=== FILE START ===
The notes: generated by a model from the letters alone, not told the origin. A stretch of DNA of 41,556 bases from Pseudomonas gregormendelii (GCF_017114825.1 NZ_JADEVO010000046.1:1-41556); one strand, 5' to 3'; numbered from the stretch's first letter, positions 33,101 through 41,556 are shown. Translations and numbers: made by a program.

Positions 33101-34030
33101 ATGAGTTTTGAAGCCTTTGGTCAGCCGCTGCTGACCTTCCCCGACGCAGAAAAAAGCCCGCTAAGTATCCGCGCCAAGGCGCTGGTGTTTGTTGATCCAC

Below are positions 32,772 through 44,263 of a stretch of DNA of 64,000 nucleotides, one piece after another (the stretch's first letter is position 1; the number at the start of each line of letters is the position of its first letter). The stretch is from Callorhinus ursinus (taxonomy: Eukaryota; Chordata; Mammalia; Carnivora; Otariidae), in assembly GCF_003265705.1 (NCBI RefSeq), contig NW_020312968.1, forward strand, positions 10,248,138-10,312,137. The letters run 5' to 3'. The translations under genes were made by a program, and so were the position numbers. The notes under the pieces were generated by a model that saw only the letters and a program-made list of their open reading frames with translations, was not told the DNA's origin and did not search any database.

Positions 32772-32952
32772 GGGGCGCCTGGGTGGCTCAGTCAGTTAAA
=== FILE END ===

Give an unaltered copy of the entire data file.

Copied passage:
The notes: generated by a model from the letters alone, not told the origin. A stretch of DNA of 41,556 bases from Pseudomonas gregormendelii (GCF_017114825.1 NZ_JADEVO010000046.1:1-41556); one strand, 5' to 3'; numbered from the stretch's first letter, positions 33,101 through 41,556 are shown. Translations and numbers: made by a program.

Positions 33101-34030
33101 ATGAGTTTTGAAGCCTTTGGTCAGCCGCTGCTGACCTTCCCCGACGCAGAAAAAAGCCCGCTAAGTATCCGCGCCAAGGCGCTGGTGTTTGTTGATCCAC

Below are positions 32,772 through 44,263 of a stretch of DNA of 64,000 nucleotides, one piece after another (the stretch's first letter is position 1; the number at the start of each line of letters is the position of its first letter). The stretch is from Callorhinus ursinus (taxonomy: Eukaryota; Chordata; Mammalia; Carnivora; Otariidae), in assembly GCF_003265705.1 (NCBI RefSeq), contig NW_020312968.1, forward strand, positions 10,248,138-10,312,137. The letters run 5' to 3'. The translations under genes were made by a program, and so were the position numbers. The notes under the pieces were generated by a model that saw only the letters and a program-made list of their open reading frames with translations, was not told the DNA's origin and did not search any database.

Positions 32772-32952
32772 GGGGCGCCTGGGTGGCTCAGTCAGTTAAA